Clicker training uses a little noise maker to give your dog instant, specific feedback about what behavior you want them to do more often.  Similar methods are used in the training of marine animals where trainers commonly use a whistle and reward the animal with fish.  This tool effectively and efficiently reinforces desirable behavior.


Clicker training utilizes Classical Conditioning to create a ‘conditioned reinforcer’ by pairing the sound of the clicker with the arrival of food.  The ‘Click’ then marks behavior your dog does that you wish to reward.  The click activates the same pleasure centers in your dog’s brain as when he eats a bite of food.


The ‘click’ is significantly more accurate than using your voice.  It buys you time between marking behavior and delivering the reward.  You can use a clicker AND carry on a conversation with someone which is challenging to do with a verbal marker.  Learning to use the clicker will improve your timing and delivery and will help you break larger training goals down into daily accomplishments.


  1. Click only once and aim to click, initially every 3-6 seconds.
  2. If you click you must give the treat, even if you made a mistake.
  3. Whatever behavior the dog is doing when you click will be reinforced.



Start with reward delivery!

Grab a 10 high value treats cut into small pea sized pieces. Stand or sit with a neutral posture with your hands at waist or resting on the table. Take 1 treat from your pile and and deliver to a food bowl on the floor, then return to neutral.  Deliver all 10 treats successively, returning to neutral each time.


Add the ‘Click’ before the treat!

Take your clicker in hand and click one time before reaching for the treat and delivering it. Repeat the previous exercise this time clicking your clicker BEFORE reaching for your treat.  After delivering the treat return to neutral.  You can practice this by yourself or with a friend or family member but wait until the next step to add the dog.


Teach your dog that ‘Click’ means the ‘Treat’ is on the way!

Now retrieve your dog. Repeat Step 1 with your dog first so that they are already anticipating receiving a treat. Remember to return to neutral in between each repetition. You are not asking the dog to perform any specific behavior, you are simply delivering treats in a steady and consistent manner. Once all 10 treats have been delivered show your dog you have empty hands and tell them they are ‘All Done.’ You may also remove the food bowl if you are using one to catch the treats.

Now return to Step 2 and add the click before taking a treat and delivering it to the floor or food bowl. Return to neutral between each repetition. Deliver all 10 treats, clicking and treating consistently every 2-3 seconds and returning to neutral between each click and treat delivery.  A dog that is becoming savvy to the clicker will begin to look for the food upon hearing the click.

You may Charge the Marker repeatedly until your dog ‘Gets it.’ Each 10 clicks and reward deliveries is a ‘Set.’ Recording yourself performing this exercise will provide instant feedback about your posture, reward delivery, and timing. Conduct a set of 10 repetitions then take a short break to reload your training treats and evaluate your and your dog’s progress. You may remove your food bowl, if using one, between each set, replacing it upon commencing the next set of repetitions.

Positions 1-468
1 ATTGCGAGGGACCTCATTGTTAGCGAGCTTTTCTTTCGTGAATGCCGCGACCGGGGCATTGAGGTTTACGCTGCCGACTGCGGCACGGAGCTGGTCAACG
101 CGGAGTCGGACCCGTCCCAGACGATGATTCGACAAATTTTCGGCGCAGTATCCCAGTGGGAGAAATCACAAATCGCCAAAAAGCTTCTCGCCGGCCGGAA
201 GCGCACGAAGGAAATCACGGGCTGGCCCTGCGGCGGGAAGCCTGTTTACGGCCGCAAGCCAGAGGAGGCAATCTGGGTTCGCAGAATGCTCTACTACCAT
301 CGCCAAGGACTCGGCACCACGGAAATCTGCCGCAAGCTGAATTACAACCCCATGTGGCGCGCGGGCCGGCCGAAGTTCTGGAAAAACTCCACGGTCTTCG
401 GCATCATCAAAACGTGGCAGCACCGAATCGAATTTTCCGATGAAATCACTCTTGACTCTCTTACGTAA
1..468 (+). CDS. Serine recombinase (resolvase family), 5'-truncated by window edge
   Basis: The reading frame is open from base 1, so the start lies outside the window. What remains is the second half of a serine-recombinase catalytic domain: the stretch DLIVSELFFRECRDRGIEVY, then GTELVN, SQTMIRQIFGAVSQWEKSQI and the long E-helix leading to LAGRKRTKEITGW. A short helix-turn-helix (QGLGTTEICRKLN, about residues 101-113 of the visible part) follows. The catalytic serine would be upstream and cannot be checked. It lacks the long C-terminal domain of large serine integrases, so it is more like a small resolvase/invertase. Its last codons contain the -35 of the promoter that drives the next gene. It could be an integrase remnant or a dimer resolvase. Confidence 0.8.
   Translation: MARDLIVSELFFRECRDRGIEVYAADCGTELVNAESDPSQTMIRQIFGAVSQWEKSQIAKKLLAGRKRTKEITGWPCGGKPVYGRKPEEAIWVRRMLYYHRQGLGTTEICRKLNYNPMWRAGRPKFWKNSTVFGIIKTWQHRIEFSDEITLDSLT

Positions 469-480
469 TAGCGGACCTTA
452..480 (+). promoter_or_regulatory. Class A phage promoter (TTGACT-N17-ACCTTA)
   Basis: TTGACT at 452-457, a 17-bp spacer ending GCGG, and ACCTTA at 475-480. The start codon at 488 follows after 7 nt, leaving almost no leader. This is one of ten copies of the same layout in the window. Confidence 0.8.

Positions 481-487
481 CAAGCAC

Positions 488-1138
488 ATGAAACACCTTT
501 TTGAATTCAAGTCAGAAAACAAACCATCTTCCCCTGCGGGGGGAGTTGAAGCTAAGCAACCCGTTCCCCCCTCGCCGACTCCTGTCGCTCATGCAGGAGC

TOOLS: 2′ x 3′ floor mat, clicker, 30-50 high value treats, timer

Instructions: Assemble the necessary training implements and separate 10 treats to have ready to deliver. With your clicker in hand and your treats nearby or in your treat pouch wait until your dog acknowledges you, start your timer, then place the mat on the ground. Begin clicking the first sniff or acknowledgment your dog offers.  Click whenever your dog is turning toward the mat, and withhold he click if he turns away.  

Strive to deliver all 10 treats within 1 minute (that’s a treat every 6 seconds)!  If you missed the mark, lower your standards and include more click worthy behaviors.  Count the seconds in your head and find something to click on average of every 6 seconds.


Note the rapid food delivery between repetitions and the removal of the mat between sets.

The next step is to add the clicker. If a dog is already clicker savvy you can skip step one and go straight for the click. However, if the dog is getting introduced to both the clicker AND the mat start with step one so that your dog understands right away that the mat is important.

Ask yourself at the end of each set of repetitions whether the previous exercise was too hard, too easy, or just right and adjust accordingly for the next.  By devoting a little time to your dog each day and using the resources you already provide as payment for their effort you will soon have the obedient dog you’ve always dreamed of!

Are you sold on clicker training and ready to dive in head first? Purchase a copy of Clicker Training for Dog by Karen Pryor. This book is a must have for any one looking level up by adding clickers to their trainer tool kit! Give it a read and let us know what behavior you begin teaching first!

Have questions about using Clicker Training to teach your dog to target the mat or other behaviors? Join us for our Weekly Q&A and Nail Trim sessions hosted on Zoom and streamed live through Facebook. We stream live most Saturdays at 11 am! On a tight budget? Check out our FREE courses available online.

Have you attempted the exercises above on your own? Did you have to make any adjustments for unforeseen challenges along the way?  Share your journey below!